Gifu prefecture’s Gujo Hachiman is a scenic area that’s a world apart from the hustle and bustle of the city. On a bank of the Innaki River sits Shohei Tatsumi’s Alchemiae Tatsumi Distillery, opened in a renovated ironworks building. From handling the raw materials to the distillation, it’s a one-man operation. Cue the medieval alchemist imagery.
Header image: Tatsumi-san gathering wormwood, one of the ingredients of absinthe.
Images/text: Mamoru Tsuchiya
Translation: Whiskey Richard
This article originally appeared in Japanese in Whisky Galore Vol.13 / April 2019.
Absinthe and Gin made by a modern-day alchemist
And hour and half by bus from JR Gifu Station, then another hour and 20 minutes by local train from Mino-Ota Station, the Alchemiae Tatsumi Distillery is located in Gujo City’s Hachiman.
Gujo Hachiman, famous for the Gujo Odori Bon Festival, is frequented by tourists due to its scenery. Founder Shohei Tatsumi visited all sorts of alcohol makers around the world, and learned the craft during his travels. He says that his choosing Gujo Hachiman was because of a chance meeting.
Tatsumi-san currently makes gin, curacao, and absinthe. The distillery, in a renovated ironworks facility, is packed to the brim with distillation equipment. He has three stills: a 1000L still that formerly made Yubari Melon Brandy, a 30L still, and a wooden kabutogama still restored by Oishi Shuzo, a Kagoshima shochu maker where Tatsumi-san learned his skills. This arsenal allows him to make both gin and absinthe.
The upper part of the kabutogama still is a copper “helmet” shaped like an Asian rice hat turned upside down. Cold water is placed inside helmet to cool the alcohol steam. The pot underneath, made of stainless steel, holds the wash or spirits. It’s heated using indirect heating. The capacity is a mere 200L. Oak surrounds the pot and supports the helmet. The entire setup can be taken apart. Or rather, the parts are apart to begin with, and you simply put them together when you want to distill. All of this is done by Tatsumi-san himself. He’s truly a modern-day alchemist.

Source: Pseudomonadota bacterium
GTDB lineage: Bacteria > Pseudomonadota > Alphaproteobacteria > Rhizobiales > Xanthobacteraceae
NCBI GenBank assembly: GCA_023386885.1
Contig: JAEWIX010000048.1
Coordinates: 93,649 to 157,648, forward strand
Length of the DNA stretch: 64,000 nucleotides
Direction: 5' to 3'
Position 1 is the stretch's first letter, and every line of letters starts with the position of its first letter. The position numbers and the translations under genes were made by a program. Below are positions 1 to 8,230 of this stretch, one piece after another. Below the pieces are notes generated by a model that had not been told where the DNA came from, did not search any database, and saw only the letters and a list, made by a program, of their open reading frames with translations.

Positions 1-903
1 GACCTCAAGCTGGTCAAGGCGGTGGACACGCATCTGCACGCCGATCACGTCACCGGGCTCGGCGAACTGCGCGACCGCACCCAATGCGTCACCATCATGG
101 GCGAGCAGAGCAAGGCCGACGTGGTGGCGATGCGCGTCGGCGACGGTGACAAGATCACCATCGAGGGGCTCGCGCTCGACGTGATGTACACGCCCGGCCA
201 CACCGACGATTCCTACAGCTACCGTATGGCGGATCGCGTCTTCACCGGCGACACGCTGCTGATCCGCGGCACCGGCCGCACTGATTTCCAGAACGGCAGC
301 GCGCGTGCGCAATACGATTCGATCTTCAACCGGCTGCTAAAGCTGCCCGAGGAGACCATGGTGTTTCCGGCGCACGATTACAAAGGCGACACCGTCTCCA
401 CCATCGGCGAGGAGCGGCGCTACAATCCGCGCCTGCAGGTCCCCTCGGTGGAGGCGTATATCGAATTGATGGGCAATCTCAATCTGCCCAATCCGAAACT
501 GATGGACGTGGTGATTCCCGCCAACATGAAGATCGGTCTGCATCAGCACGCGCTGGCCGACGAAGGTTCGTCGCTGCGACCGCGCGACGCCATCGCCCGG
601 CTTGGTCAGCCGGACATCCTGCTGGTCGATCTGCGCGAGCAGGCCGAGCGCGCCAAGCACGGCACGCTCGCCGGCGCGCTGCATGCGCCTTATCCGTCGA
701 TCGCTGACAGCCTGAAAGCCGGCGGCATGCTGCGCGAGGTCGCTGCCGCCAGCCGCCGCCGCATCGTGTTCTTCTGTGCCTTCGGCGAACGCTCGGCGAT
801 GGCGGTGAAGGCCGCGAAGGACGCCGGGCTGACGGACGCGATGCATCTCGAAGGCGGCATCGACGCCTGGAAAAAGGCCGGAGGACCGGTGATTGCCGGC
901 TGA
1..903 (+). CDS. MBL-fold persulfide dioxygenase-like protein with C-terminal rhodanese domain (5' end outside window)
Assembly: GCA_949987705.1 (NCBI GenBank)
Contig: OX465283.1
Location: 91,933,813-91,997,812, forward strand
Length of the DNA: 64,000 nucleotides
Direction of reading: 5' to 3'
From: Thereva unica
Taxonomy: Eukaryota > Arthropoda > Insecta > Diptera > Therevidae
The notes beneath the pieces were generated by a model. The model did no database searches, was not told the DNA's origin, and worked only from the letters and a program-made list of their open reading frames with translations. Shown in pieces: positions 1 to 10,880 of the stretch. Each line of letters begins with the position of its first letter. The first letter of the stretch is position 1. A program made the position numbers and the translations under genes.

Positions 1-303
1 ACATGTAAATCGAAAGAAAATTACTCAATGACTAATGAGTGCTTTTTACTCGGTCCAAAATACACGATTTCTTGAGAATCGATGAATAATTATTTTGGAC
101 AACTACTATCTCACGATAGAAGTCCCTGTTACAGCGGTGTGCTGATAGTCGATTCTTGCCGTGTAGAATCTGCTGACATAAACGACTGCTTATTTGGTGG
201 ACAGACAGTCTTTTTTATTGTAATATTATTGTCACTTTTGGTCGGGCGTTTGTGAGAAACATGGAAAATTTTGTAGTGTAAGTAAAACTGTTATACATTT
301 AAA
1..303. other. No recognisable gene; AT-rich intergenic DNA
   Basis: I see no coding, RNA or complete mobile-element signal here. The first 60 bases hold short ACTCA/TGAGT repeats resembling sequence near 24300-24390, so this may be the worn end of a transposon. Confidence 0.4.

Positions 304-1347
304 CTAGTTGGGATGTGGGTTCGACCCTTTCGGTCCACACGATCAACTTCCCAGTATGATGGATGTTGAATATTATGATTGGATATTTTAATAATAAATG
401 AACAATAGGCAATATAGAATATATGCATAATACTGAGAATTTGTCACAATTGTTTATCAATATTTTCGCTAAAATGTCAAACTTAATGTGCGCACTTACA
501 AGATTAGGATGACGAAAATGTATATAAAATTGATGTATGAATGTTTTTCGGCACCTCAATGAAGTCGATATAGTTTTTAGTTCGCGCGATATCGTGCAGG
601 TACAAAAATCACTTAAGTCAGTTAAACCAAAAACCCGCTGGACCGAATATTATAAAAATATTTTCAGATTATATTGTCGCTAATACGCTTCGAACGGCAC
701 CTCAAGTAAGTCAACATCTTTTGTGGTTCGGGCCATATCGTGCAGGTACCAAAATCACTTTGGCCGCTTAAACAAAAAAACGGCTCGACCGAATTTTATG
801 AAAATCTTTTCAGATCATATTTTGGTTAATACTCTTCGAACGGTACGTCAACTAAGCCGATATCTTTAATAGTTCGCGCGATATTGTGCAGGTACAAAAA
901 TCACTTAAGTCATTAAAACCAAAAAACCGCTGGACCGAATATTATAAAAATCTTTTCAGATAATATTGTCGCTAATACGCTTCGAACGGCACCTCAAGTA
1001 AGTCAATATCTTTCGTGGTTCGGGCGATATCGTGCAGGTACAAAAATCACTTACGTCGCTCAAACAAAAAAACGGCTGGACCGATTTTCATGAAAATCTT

Mamoru Tsuchiya is Japan’s foremost whisky critic. He is the Representative Director of the Japan Whisky Research Centre, and was named one of the “World’s Best Five Whisky Writers” by Highland Distillers in 1998. He served as the whisky historian for NHK’s Massan and he has published several books such as The Complete Guide to Single Malt Whisky, Taketsuru’s Life and Whisky, and The Literacy of Whisky. He is the editor of the bimonthly Whisky Galore, Japan’s only print whisky magazine.